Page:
That Expiring $600 Weekly Unemployment Check? You Can Collect it Retroactively

This illustration shows a line at the unemployment office.
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The $600 weekly boost to unemployment benefits is set to expire July 31, but you may be able to collect those funds retroactively.

The Department of Labor confirmed that the $600-per-week boost, known as Federal Pandemic Unemployment Compensation or FPUC, is payable for all weeks between March 28 and July 31. As long as you can certify that you were out of work during that period, you’re eligible for payments for those weeks.

“Individuals that qualify for the FPUC $600 payment for weeks they are eligible… can be paid, even if not approved prior to the [July 31] deadline,” the Labor Department wrote in an email to The Penny Hoarder.

Translation: If you’re approved for unemployment benefits after July 31, you can collect back pay, which includes the $600 weekly boost for each eligible week between March 28 and July 31. The FPUC time frame includes 17 payment periods for an estimated $10,200 in federal benefits.

Are you an independent contractor or freelancer who’s out of work? Here’s everything you need to know about applying for Pandemic Unemployment Assistance.

Back pay is especially relevant if you receive Pandemic Unemployment Assistance. While the entire unemployment system has been plagued by delays, the rollout of PUA was especially troubled. States waited for weeks for guidance from the Department of Labor before creating a method of accepting PUA applications.

After receiving guidance from the DOL, most states required PUA applicants to first file for their states’ regular Unemployment Insurance programs, which were receiving tens of millions of new claims.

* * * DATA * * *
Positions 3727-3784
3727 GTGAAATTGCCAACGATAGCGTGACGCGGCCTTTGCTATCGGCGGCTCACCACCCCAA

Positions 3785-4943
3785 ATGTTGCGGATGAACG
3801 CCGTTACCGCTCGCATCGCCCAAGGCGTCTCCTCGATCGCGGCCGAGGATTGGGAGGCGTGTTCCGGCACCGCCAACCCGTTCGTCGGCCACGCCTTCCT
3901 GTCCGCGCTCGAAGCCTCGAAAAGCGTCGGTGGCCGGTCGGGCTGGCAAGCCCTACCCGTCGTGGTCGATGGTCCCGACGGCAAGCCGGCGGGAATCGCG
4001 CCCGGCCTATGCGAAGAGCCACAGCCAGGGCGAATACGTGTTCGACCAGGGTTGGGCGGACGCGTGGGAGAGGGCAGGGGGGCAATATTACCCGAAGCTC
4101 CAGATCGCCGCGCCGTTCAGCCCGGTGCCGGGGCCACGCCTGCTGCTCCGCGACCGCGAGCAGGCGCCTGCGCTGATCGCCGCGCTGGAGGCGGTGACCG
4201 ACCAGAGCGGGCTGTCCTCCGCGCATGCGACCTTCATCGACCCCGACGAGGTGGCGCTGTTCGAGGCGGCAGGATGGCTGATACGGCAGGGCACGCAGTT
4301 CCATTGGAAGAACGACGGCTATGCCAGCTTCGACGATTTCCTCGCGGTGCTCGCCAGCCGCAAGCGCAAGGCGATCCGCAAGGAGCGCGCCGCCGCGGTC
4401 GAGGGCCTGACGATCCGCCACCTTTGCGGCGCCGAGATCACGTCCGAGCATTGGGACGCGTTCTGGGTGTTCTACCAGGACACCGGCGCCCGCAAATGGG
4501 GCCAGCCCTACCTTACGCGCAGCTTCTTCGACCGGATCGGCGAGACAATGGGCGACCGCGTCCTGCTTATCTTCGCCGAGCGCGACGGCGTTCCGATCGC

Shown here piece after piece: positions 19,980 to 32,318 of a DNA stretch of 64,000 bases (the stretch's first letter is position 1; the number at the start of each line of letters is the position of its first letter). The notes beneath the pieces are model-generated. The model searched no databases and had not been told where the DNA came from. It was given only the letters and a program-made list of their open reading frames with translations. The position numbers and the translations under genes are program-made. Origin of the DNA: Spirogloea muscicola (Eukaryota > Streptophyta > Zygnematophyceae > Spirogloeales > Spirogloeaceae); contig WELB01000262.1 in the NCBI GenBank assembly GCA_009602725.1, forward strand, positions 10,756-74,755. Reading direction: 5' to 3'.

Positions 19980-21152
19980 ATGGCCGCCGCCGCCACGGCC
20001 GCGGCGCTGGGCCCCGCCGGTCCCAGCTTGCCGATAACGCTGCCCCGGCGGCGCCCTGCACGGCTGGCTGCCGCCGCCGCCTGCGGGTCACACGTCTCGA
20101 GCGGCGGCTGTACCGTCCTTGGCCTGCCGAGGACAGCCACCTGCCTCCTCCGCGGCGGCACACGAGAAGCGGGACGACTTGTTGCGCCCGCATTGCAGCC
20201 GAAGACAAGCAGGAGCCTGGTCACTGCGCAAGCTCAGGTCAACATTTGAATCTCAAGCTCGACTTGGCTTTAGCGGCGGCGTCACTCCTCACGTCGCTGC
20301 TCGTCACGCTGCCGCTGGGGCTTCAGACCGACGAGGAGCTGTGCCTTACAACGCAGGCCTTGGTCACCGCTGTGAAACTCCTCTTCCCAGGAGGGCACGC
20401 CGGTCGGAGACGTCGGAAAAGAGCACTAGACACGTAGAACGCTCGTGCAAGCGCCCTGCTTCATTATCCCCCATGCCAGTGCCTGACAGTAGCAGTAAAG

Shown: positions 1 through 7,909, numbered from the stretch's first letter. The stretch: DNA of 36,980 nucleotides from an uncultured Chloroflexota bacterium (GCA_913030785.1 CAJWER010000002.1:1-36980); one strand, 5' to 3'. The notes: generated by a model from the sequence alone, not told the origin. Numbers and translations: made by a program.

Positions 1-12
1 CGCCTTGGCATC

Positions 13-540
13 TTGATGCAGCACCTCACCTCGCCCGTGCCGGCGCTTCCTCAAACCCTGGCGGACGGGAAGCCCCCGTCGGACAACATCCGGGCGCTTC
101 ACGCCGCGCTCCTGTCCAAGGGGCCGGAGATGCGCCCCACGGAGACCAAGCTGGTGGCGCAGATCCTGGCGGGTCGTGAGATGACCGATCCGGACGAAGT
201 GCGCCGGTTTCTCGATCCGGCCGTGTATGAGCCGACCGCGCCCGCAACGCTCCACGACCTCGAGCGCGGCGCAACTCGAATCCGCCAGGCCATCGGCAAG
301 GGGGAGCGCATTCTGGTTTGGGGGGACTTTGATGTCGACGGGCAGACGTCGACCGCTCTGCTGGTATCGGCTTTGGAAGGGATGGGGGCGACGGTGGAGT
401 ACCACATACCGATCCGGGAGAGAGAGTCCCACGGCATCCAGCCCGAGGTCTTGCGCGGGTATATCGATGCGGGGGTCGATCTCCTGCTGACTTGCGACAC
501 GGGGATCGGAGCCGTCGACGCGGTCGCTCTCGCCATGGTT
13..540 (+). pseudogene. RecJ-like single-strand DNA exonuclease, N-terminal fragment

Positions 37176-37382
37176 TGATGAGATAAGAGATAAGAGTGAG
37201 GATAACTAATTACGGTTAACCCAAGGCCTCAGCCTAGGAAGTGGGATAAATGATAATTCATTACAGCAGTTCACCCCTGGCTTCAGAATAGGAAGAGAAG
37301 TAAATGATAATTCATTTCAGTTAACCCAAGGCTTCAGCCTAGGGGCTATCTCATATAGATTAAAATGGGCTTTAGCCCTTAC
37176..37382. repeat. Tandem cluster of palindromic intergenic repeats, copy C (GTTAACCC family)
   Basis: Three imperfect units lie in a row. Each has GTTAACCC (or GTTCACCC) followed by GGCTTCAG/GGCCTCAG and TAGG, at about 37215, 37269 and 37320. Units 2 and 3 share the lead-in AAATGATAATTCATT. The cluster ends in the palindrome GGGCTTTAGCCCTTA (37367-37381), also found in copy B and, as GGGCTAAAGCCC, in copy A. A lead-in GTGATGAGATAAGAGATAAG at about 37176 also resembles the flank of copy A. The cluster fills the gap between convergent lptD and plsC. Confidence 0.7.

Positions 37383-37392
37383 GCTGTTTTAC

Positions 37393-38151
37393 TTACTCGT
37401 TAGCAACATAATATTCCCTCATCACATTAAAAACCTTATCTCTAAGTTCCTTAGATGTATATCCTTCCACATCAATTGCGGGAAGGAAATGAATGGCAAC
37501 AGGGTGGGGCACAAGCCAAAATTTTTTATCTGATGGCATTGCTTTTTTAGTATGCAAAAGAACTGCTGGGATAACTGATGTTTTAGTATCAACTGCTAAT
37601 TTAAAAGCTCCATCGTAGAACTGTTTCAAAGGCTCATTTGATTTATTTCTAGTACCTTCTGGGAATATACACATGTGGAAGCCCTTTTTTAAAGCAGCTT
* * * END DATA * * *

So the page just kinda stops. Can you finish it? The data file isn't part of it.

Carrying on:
How Do Retroactive $600 Unemployment Payments Work?

The DOL provided some high-level guidance for eligible unemployment recipients.

“In order to qualify for retroactive payments of either regular UI plus $600 or PUA plus $600, claimants are required to certify their eligibility for each week claimed. States have processes to enable that,” the DOL told The Penny Hoarder.

For example, if you have been out of work for a while but were only approved for unemployment benefits this week, don’t claim only this week and the following weeks. Go back and make a weekly claim for each week that you can certify that your employment was affected by COVID-19.

Retroactive FPUC payments were not explicitly mentioned in the $2 trillion CARES Act, the recent law that dramatically expanded the unemployment system. The DOL mentioned retroactive payments in an April guidance letter on implementing the newly expanded benefits. The letter was sent to every state unemployment office.

“As states begin providing this payment, eligible individuals will receive retroactive payments back to their date of eligibility or the signing of the state agreement, whichever came later,” the DOL’s letter states.

Adam Hardy is a staff writer at The Penny Hoarder. He covers the gig economy, entrepreneurship and unique ways to make money. Read his ​latest articles here, or say hi on Twitter @hardyjournalism.